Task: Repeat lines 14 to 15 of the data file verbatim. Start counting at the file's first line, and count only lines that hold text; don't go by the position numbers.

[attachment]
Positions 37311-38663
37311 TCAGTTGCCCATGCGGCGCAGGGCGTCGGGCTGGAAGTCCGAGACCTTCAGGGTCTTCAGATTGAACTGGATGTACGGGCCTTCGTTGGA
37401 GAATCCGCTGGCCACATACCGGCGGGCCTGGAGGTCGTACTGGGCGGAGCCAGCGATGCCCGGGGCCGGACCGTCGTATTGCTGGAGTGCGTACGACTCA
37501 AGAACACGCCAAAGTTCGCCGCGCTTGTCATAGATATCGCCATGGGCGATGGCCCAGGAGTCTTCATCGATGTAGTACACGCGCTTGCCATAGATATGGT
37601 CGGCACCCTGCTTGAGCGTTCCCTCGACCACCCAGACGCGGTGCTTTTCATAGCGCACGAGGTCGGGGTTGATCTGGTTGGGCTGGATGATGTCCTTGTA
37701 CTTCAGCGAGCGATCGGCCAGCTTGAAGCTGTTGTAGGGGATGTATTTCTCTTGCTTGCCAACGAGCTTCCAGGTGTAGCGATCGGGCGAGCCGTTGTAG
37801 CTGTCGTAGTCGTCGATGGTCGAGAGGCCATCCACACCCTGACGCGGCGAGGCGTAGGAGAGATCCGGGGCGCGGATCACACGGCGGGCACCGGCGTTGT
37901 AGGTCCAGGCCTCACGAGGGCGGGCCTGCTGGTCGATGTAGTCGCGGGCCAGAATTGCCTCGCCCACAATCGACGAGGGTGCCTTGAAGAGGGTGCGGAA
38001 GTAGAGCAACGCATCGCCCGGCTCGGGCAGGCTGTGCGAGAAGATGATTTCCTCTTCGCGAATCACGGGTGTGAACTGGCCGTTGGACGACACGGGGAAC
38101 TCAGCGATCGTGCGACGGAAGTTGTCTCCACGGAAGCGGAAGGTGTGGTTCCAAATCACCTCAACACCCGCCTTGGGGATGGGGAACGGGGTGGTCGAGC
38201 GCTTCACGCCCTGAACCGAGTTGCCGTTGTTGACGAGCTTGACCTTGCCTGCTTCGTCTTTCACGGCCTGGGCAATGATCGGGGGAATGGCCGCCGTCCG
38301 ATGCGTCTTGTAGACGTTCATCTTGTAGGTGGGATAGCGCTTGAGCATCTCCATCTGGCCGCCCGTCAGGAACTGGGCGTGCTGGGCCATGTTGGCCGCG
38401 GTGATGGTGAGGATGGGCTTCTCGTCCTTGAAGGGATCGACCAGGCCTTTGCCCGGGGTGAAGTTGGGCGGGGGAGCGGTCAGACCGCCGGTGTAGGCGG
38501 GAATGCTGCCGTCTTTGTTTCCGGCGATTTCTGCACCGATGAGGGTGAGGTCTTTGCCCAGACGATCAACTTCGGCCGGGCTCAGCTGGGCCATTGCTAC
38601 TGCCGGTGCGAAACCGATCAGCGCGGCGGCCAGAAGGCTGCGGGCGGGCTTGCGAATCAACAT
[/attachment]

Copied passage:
38501 GAATGCTGCCGTCTTTGTTTCCGGCGATTTCTGCACCGATGAGGGTGAGGTCTTTGCCCAGACGATCAACTTCGGCCGGGCTCAGCTGGGCCATTGCTAC
38601 TGCCGGTGCGAAACCGATCAGCGCGGCGGCCAGAAGGCTGCGGGCGGGCTTGCGAATCAACAT